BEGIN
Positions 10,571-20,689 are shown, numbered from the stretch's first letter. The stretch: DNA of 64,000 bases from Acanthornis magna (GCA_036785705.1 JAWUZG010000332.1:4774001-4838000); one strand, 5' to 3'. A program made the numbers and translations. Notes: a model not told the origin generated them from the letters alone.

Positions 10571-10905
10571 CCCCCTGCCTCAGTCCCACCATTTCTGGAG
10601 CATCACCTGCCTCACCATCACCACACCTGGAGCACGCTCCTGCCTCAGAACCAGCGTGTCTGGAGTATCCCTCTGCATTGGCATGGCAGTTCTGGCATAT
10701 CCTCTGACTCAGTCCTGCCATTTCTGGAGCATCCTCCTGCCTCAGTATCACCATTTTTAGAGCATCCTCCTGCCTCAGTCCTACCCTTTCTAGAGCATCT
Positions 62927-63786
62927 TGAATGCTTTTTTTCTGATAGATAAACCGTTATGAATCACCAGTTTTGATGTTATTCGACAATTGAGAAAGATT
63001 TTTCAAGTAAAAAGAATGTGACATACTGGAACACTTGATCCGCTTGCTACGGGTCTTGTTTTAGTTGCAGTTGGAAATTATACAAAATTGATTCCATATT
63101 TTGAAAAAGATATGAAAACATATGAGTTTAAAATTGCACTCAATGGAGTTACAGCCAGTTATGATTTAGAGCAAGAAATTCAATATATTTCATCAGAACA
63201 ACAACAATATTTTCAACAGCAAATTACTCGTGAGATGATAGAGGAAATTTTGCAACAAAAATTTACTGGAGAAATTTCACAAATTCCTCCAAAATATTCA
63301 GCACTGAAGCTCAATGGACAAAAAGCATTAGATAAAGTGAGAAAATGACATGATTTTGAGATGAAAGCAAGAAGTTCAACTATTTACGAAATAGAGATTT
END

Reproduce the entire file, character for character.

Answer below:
Positions 10,571-20,689 are shown, numbered from the stretch's first letter. The stretch: DNA of 64,000 bases from Acanthornis magna (GCA_036785705.1 JAWUZG010000332.1:4774001-4838000); one strand, 5' to 3'. A program made the numbers and translations. Notes: a model not told the origin generated them from the letters alone.

Positions 10571-10905
10571 CCCCCTGCCTCAGTCCCACCATTTCTGGAG
10601 CATCACCTGCCTCACCATCACCACACCTGGAGCACGCTCCTGCCTCAGAACCAGCGTGTCTGGAGTATCCCTCTGCATTGGCATGGCAGTTCTGGCATAT
10701 CCTCTGACTCAGTCCTGCCATTTCTGGAGCATCCTCCTGCCTCAGTATCACCATTTTTAGAGCATCCTCCTGCCTCAGTCCTACCCTTTCTAGAGCATCT
Positions 62927-63786
62927 TGAATGCTTTTTTTCTGATAGATAAACCGTTATGAATCACCAGTTTTGATGTTATTCGACAATTGAGAAAGATT
63001 TTTCAAGTAAAAAGAATGTGACATACTGGAACACTTGATCCGCTTGCTACGGGTCTTGTTTTAGTTGCAGTTGGAAATTATACAAAATTGATTCCATATT
63101 TTGAAAAAGATATGAAAACATATGAGTTTAAAATTGCACTCAATGGAGTTACAGCCAGTTATGATTTAGAGCAAGAAATTCAATATATTTCATCAGAACA
63201 ACAACAATATTTTCAACAGCAAATTACTCGTGAGATGATAGAGGAAATTTTGCAACAAAAATTTACTGGAGAAATTTCACAAATTCCTCCAAAATATTCA
63301 GCACTGAAGCTCAATGGACAAAAAGCATTAGATAAAGTGAGAAAATGACATGATTTTGAGATGAAAGCAAGAAGTTCAACTATTTACGAAATAGAGATTT